Food Safety incidents can sometimes have a devastating impact on all stakeholders involved. The world’s population grows daily and the increasing demand for food creates both new opportunities and challenges to Food Safety.
Consumers buy food products and assume they are of high quality and safe to eat. They have a right to expect this. While consumers, governments and others play an important part in ensuring Food Safety and Quality, the ultimate responsibility lies with the food industry and any food-handling establishment.
It is nearly impossible to supply high quality and safe food products without an effective Food Safety Management System in place. Food Safety policies and procedures eliminate/reduce/ prevent minor to serious Food Safety incidents.
Food Safety incidents can have a very negative impact on; consumers, employers and employees. Let’s have a look at these impacts.
The Impact of Food Safety Incidents on the Consumer
The customer (consumer) is at the heart of any business, including food-handling establishments. No business can survive without customers buying their products.
Food Safety incidents can have the following negative impact on consumers:
- Consumers might become ill as a result of hazards present in the food, and in some cases, this can even lead to death.
- Consumers will lose trust in the product or brand and might decide to never buy the product or brand again. In some instances a whole industry can be affected; not just the specific product or brand.
- Consumers will not recommend the product/brand to others like; friends, family and colleagues. They might even turn to social media, which can result in large scale negative publicity for the product/brand/ industry.
The Impact of Food Safety Incidents on the Employer
Ultimately, it is the responsibility of the employer to ensure that food products are safe for human consumption. Employers have a moral, commercial and legal obligation.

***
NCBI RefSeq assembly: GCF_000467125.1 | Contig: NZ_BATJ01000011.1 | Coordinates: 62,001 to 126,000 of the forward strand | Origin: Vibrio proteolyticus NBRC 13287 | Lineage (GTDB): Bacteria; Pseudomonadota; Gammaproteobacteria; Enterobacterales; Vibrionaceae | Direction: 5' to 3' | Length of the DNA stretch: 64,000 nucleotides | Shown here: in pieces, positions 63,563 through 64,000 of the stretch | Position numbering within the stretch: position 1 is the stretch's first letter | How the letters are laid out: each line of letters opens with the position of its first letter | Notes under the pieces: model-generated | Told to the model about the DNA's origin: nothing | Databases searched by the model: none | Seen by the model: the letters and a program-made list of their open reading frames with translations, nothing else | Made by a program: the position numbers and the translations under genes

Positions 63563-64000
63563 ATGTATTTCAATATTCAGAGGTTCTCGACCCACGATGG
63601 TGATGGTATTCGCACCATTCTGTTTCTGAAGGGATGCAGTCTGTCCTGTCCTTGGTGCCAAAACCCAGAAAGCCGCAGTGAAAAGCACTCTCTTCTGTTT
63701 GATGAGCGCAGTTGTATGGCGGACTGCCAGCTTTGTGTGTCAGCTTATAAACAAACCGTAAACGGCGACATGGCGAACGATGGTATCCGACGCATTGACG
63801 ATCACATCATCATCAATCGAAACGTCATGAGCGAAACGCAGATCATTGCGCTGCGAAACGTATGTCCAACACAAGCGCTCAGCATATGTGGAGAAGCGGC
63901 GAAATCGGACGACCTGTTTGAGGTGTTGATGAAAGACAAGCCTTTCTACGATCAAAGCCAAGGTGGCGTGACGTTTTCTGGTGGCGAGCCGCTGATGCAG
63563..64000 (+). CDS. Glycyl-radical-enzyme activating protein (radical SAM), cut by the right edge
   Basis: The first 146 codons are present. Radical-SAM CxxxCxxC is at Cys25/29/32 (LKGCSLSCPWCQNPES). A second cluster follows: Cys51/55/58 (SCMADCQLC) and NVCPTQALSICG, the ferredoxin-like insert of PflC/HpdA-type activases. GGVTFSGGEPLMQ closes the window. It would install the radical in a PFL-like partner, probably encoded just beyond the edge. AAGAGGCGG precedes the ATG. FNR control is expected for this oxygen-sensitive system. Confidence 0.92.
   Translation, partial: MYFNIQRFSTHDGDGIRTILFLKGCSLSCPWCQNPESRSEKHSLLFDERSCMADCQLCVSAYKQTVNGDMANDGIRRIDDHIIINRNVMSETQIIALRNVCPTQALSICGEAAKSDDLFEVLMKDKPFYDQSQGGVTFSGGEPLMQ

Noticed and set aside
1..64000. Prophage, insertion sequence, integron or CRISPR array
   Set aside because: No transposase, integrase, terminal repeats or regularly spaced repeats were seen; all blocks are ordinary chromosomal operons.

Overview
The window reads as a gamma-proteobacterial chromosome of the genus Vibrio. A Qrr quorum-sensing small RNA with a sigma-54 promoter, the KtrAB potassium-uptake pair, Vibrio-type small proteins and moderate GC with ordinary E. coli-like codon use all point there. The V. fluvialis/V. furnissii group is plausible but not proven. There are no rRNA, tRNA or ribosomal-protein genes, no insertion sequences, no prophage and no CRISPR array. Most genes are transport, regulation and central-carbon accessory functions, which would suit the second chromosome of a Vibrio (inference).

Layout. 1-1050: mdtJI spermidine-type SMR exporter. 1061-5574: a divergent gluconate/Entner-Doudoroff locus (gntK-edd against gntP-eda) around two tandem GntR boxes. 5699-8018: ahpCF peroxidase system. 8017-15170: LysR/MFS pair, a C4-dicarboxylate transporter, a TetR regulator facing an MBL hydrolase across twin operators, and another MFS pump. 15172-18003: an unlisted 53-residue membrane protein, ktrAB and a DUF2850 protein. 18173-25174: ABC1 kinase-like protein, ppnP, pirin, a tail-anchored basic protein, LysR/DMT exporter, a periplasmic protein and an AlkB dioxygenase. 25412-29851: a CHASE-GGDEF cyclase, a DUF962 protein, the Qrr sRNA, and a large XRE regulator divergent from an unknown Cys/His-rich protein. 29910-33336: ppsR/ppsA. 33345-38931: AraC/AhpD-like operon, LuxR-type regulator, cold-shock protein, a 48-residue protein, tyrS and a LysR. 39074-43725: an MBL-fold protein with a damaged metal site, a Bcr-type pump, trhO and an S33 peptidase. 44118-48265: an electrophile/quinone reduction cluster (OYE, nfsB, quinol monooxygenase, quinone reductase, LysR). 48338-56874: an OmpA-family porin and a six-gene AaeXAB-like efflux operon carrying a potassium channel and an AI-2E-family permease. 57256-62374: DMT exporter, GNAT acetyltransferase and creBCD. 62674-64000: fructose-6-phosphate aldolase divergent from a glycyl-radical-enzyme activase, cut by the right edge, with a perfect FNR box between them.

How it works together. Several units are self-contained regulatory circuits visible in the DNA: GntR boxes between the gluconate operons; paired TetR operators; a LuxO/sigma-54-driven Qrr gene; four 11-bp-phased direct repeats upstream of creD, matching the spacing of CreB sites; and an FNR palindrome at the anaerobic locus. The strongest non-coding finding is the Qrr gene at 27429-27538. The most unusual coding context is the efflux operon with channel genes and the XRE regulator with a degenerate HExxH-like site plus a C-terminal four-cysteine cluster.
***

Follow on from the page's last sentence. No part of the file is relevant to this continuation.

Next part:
Food Safety incidents can have the following negative impact on the employer:
- Legal implications – consumers can sue the company and/or the government can impose penalties. These costs can run into the millions.
- A product recall is also another costly exercise. The affected food needs to be removed from all stores’ shelves.
- The company or the whole industry can get a bad reputation, and consumers will stop buying these products or brands.
- All the above will result in massive income loss and it sometimes takes a very long time, if ever, to recover. Smaller businesses rarely survive major food incidents.
The Impact of Food Safety Incidents on the Employee
Employees are at the core of any food-handling establishment. They perform various duties daily that can put the safety of food at risk. Every employee needs to understand the company’s Food Safety policies and procedures. This is only possible with proper training.
Employers trust and rely on employees to follow all the necessary policies and procedures to ensure the food product stays safe for human consumption.
Food Safety incidents can have the following negative impact on the employee:
- Employees can find themselves without a job when a business closes their doors due to a major Food Safety incident.
- This does not only affect the employee but also their families, who rely on the income.
A Food Safety incident can damage a company’s reputation, be very costly and leave people without jobs. It can even have a negative impact on a country’s economy.
The benefits of an effective Food Safety system outweigh the cost implications of a Food Safety incident by far.
Major corporations, as well as small businesses, are all at risk. No exceptions. Don’t become part of the statistics. Implement an effective Food Safety system if you don’t have one and make sure you maintain your current system (and keep it up to date).
You are more than welcome to contact ASC Consultants should you need advice or help.
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- 5 of the Worst Food Safety Incidents to Occur
- List of Food Contamination Incidents – Wikipedia
- The Worst Food Safety Cases of All Time
- 2017–18 South African Listeriosis Outbreak – Wikipedia